A couple of months ago, John Cacioppo, the director of the Center for Cognitive and Social Neuroscience at the University of Chicago, decided to spend his one free evening in New York indulging in a favorite out-of-towner’s cliché, which in his business also qualifies as field research: watching strangers in Grand Central Terminal. “You’d see these people walking in all these different ways and at different paces, and all of a sudden, they’d be synchronized,” he says. Cacioppo has a mild presence, with a soft voice and a slim frame, but the second he starts talking about this stuff, he buzzes like a live cable. “If they were white dots on a black field,” he continues, “you could tell who belonged to who, just based on the synchrony of the white dots.”

Photo: Gail Albert Halaban/Courtesy of Robert Mann Gallery. The creation of these photographs was funded in part by the Design Trust for Public Space.

The traditional social-science gloss on a metropolitan node like Grand Central isn’t all that different from Stephen Sondheim’s observation in Company: “Another hundred people just got off of the train … It’s a city of strangers / Some come to work, some to play.” Grand Central is a glorious space, but it’s also vast and impersonal, teeming with solitary commuters rather than one’s own kin and kind. Might some people not come away from such a place feeling profoundly estranged? Like they hadn’t a friend in the world?

They could. But in the sunshiny, low-crime New York of 2008, Grand Central feels much more like a village green than the melancholy nowhereland of Sondheim’s vision (or worse, Travis Bickle’s open-air asylum). There are tourists asking other tourists to take pictures of them; cops kibitzing with passersby; friends meeting friends to go for drinks. “All these transient connections were forming,” Cacioppo marvels. “These people weren’t even conscious of the many ways they were forming.”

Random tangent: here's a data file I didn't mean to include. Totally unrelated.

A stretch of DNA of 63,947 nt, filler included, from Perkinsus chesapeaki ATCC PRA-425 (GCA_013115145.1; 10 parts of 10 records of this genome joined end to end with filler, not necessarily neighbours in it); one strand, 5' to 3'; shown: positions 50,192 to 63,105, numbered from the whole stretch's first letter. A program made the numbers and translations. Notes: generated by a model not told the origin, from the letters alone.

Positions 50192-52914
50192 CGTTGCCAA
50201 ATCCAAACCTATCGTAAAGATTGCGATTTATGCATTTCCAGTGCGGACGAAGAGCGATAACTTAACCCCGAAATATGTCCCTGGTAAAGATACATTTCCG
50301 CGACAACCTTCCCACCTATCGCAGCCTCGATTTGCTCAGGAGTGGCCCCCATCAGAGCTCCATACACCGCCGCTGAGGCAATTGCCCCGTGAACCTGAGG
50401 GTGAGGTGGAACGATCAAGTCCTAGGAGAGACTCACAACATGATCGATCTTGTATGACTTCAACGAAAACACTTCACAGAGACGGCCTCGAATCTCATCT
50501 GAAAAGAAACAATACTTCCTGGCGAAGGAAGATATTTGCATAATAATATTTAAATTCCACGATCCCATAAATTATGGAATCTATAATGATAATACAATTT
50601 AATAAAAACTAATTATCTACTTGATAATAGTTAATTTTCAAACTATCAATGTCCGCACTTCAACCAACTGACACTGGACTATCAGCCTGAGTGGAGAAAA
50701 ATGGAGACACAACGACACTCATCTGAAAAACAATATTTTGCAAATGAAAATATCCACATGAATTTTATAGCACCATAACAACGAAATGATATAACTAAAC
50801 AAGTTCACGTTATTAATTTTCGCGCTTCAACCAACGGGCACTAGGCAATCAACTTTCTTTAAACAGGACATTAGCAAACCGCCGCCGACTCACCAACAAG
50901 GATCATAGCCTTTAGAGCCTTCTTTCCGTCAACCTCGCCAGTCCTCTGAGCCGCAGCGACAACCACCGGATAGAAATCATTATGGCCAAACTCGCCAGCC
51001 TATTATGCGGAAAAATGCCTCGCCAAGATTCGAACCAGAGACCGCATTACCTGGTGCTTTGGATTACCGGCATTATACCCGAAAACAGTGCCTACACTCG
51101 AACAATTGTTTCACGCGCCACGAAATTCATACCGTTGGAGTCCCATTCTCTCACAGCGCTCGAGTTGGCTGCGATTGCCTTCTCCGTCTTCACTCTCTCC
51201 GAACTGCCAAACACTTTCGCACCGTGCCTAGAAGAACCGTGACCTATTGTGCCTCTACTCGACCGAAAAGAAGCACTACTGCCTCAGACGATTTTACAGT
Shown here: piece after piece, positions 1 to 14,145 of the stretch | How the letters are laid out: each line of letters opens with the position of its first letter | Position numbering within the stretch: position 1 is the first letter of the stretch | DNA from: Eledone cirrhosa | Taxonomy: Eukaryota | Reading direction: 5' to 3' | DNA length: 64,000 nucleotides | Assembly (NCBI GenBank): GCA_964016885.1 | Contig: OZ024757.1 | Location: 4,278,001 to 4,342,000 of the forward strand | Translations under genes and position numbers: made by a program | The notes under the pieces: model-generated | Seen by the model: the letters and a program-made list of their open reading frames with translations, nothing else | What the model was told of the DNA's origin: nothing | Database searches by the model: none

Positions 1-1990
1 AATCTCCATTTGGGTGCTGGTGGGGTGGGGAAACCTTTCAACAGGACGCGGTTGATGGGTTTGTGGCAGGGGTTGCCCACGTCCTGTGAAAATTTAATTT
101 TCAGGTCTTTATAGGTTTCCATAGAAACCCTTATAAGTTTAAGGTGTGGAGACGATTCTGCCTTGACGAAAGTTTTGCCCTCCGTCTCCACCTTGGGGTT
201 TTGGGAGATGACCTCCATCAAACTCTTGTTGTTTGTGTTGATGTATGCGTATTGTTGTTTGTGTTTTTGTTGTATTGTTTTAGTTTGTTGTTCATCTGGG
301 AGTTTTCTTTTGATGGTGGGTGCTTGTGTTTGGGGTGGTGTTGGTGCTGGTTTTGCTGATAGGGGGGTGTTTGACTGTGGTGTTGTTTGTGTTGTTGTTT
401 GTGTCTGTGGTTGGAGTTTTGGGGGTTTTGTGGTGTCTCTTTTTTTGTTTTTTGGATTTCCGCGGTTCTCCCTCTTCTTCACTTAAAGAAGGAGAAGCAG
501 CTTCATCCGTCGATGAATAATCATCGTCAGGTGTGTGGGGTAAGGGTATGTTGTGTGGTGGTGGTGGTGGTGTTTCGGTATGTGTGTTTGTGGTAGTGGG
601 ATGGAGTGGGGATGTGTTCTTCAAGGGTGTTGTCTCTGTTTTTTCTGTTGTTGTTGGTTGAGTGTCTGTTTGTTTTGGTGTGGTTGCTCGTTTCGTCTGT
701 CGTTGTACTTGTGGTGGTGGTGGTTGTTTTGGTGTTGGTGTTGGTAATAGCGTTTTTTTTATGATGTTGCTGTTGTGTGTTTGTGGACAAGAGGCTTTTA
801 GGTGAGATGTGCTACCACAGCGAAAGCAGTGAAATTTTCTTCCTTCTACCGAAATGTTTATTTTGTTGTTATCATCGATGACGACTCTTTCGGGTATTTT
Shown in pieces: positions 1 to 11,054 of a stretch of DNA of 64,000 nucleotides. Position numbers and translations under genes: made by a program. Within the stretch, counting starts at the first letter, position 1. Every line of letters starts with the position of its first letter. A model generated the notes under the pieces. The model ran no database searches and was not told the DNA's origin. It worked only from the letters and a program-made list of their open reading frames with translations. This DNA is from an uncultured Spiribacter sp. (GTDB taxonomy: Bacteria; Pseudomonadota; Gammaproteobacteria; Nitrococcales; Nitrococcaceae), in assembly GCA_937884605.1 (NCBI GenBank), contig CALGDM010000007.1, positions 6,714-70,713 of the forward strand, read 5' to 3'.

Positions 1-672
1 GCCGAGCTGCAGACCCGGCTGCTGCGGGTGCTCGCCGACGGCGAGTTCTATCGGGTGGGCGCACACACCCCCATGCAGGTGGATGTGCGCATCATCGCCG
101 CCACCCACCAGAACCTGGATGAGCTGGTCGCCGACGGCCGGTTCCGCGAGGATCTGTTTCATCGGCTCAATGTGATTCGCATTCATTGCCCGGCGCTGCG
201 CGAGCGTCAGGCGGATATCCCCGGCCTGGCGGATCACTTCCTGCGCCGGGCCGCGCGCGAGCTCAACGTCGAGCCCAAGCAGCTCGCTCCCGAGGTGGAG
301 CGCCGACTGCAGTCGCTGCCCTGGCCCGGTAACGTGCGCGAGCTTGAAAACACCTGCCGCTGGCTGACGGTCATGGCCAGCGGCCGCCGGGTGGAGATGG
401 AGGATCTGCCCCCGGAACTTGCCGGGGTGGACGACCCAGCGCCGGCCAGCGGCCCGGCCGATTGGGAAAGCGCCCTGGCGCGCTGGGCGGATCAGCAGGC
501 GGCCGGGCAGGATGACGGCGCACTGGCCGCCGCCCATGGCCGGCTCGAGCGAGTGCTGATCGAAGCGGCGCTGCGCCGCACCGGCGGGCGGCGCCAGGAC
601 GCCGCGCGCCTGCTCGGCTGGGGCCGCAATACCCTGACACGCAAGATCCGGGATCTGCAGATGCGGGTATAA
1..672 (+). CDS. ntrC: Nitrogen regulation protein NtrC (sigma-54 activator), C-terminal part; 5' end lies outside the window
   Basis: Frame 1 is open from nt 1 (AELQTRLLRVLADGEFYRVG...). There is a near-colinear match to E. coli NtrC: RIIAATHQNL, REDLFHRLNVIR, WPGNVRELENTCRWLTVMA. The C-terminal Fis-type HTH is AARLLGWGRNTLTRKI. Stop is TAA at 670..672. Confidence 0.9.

Cacioppo, co-author of W.W. Norton’s recently published Loneliness, is part of the school of evolutionary psychologists—and certain biologists too—that believes our species wouldn’t have survived without a cooperative social instinct. In their book, Cacioppo and his co-author, the science writer William Patrick, argue that loneliness, like hunger, is an alarm signal that evolved in hominids hundreds of thousands of years ago, when group cohesion was essential to fight off abrupt attacks from stampeding wildebeests. It’s nature’s way of telling us to rejoin the group or pay the price. “Nature,” they simply write at one point, “is connection.”

It’s a controversial theory, certainly, not least because it’s post-hoc and therefore can’t be proved. But it has beguiling consequences for city dwellers. From Cacioppo’s point of view, our large brains didn’t evolve in order to do multivariable calculus or compose sonatas. They evolved in order to process social information—and hence to work collaboratively. “And if you look at any city,” he says, “you see that we have the capacity, as a species, to do so. They show we can work together, we can trust one another. We couldn’t even drive through city streets if we didn’t trust that people would follow rules that protect the group.”

Cities, in other words, are the ultimate expression of our humanity, the ultimate habitat in which to be ourselves (which may explain why half the planet’s population currently lives in them). And in their present American incarnations—safe, family-friendly, pulsing with life on the street—they’re working at their optimum peak. In Cacioppo’s data, today’s city dwellers consistently rate as less lonely than their country cousins. “There’s a new sense of community in cities, an increase in social capital, an increase in trust,” he says. “It all leads to less alienation.”